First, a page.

Thursday, November 14, 2013

Brendan Fraser Plastic Surgery Hair Transplant Before and After

Brendan Fraser’s Hair Transplant Makes Debut!
Brendan Fraser has long been a sex symbol and his lush, full head of hair has been the focus of many of his roles, from Encino Man to the Mummy series. This Friday marks Brendan’s return to the big screen in the family-friendly remake of Journey to the Center of the Earth and provides a look at his latest hair treatment.

Brendan Fraser’s recent appearance at a movie premiere. Has he had some hair transplants?
This technique was followed by hair “macro” grafts. This procedure is probably where the term “hair plugs” originated from. Plastic surgeons would transplant hairs from one part of the scalp to another, in groups of maybe 5-10 hairs at a time. While this prevented the large scars of the previous surgeries, it often left people looking like they had “doll hair” with visible plugs.

The newest techniques involve “micro” grafts, where hairs are transplanted one or two hairs at a time. To my knowledge this leaves the most realistic result.
I can’t stand doing hair transplantation though, as it is one of the most tedious of all plastic surgeries. We basically cut out a strip of hair from the back of the head and cut out each hair follicle one by one. These hair follicles are placed into small needle holes made in the bald areas. It takes a couple hours, as each hair is placed one at a time. I’ve heated each time I’ve done it. I found that whenever I put one hair in, two others would pop back out and fall on the floor. What a pain!

When Brendan Fraser was photographed without any false hair a few years back, his severely thinning hair was very much in evidence. Hair restoration expert, Dr. Alan Bauman says, “Obviously with a significant amount of hereditary hair loss going on, he hasn’t been taking his “Vitamin P” (Propecia or Finasteride 1mg), or didn’t start soon enough. (Those ‘in the know’ understand the benefits of early medical therapy with finasteride, which helps 90% of men keep their hair looking the same or better for years.)”
In addition to not warding off his hair loss,Brendan Fraser has actually made his hair loss worse by wearing hairpieces for his film roles as well as public appearances. Glue and tape used to attach hair devices weaken hair. Dr. Bauman says, “Hair loss in the frontal hairline can be caused by the progression of hereditary hair loss, and accelerated by the chronic use of tape or glue used to attach the front of hairpieces onto that area, which we know Fraser has used for years both on screen and off.”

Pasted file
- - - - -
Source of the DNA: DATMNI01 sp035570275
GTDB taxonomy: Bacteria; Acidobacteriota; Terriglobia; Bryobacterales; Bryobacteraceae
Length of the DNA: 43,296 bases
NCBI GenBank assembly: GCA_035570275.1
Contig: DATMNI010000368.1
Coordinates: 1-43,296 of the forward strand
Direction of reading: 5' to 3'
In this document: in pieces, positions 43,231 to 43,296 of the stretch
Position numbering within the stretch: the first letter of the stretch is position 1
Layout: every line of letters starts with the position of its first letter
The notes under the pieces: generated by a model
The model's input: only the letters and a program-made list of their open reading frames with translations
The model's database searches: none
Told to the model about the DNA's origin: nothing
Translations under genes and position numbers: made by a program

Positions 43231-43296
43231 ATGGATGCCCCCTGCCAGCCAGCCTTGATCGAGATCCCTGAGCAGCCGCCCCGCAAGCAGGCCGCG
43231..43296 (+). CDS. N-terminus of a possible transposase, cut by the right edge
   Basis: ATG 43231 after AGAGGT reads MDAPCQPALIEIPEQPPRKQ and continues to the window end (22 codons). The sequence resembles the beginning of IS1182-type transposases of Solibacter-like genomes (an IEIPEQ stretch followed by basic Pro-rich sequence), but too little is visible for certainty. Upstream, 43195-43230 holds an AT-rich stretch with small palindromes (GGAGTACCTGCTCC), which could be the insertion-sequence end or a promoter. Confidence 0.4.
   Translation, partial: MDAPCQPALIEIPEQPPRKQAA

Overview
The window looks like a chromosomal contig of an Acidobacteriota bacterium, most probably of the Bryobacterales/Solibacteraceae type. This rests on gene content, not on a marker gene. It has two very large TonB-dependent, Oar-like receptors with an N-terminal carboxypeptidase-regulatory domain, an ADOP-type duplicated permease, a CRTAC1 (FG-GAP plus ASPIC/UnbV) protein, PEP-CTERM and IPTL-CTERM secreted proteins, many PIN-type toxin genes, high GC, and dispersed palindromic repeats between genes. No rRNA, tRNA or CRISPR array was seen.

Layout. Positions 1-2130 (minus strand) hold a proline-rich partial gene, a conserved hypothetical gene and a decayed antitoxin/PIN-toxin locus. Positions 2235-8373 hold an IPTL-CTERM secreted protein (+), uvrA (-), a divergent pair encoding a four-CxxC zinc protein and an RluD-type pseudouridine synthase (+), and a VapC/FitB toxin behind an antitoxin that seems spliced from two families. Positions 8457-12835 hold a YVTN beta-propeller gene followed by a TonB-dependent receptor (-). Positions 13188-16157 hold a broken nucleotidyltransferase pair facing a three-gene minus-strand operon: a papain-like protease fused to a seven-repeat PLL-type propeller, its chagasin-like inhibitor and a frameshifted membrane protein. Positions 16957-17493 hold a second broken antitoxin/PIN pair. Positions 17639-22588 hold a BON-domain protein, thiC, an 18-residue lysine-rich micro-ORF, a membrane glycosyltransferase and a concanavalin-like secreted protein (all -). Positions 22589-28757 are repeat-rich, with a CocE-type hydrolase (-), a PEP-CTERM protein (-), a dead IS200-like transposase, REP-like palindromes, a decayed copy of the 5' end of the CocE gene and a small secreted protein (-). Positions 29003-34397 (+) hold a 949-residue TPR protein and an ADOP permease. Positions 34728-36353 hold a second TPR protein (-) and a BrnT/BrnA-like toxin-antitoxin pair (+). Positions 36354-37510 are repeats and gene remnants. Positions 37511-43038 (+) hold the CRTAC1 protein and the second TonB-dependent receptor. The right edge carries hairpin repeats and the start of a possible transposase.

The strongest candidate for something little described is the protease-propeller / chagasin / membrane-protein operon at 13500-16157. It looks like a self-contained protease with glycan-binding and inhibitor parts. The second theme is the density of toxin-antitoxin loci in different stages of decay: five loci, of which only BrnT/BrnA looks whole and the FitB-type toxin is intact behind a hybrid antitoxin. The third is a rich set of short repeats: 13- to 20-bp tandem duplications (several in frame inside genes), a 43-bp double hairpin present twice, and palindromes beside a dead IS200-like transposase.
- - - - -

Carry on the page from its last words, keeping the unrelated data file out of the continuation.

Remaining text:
Dr. Brendan Fraser also notes that, “Coming up on his 40th birthday, he’s reached the average age for hair restoration surgery (39.5) according to the ISHRS (International Society of Hair Restoration Surgery).”

We sympathizes with Brendan’s hair loss trauma, but tends to agree with Dr. Bauman’s comparison of Brendan’s former hairpiece with the one Tom Hanks sported in The Da Vinci Code (See Make Me Heal’s story on Tom Hanks’ hair transplant).

At a recent premiere of his film, Brendan Fraser appeared without a hairpiece and with rather obvious plugs instead, which showed an awful lot of forehead. This could be the result of an old transplant done by a plastic surgeon that does not specialize in hair transplants.
Dr. Brendan Fraser explains, “Often, actors will use a combination of non-medical techniques to achieve a youthful hairline and adequate scalp coverage under the ‘bright lights.’ Many times, this means front-heavy toupees (like in the case of John Travolta) which simply do not look natural. Unfortunately, too few are under the care of physicians who have specialty training in the field of hair loss and hair restoration—which would enable them to more effectively hang on to their own living and growing hair, and help restore it undetectably with modern methods of transplantation, if need be. Hairpiece ‘transitions’ are never straightforward, presenting many technical and psychological obstacles. Having helped my own father, who had extensive hair loss, transition out of his hairpiece years ago using hair transplantation (three sessions, to be exact) taught me a great deal about the process.”

Although Brendan’s hair is not looking well right now, Dr. Bauman says that it is not too late to correct the situation. A new transplant could result in a more natural appearance.

Dr. Bauman advises, “However, it is not beyond help. A new transplant would ‘touch-up’ the density by adding new follicles into the thinning area, and also the addition of more acutely angulated follicular-unit grafts would help hide the ‘grafty’ appearance of the previously transplanted groupings of hairs, which are easily seen from the side. In stark contrast, today’s microsurgical ‘follicular unit’ transplants are NOT performed using rows of grafts. Modern methods allow the transplanted hairs to be artistically angulated and placed one-by-one into a completely natural direction delivering both naturalness and coverage.

But mostly, in Fraser, it is the shape of the temporal part of the hairline which tends to ‘draw the eye’ and look unnatural from afar. Hair transplantation performed today would utilize the ‘follicluar-unit micrografting’ method, which duplicates how hair follicles naturally grow in the scalp (mostly 1, 2 or 3 hair groups) and a hairline shape could be designed to more closely mimic one that mother nature would normally create herself.”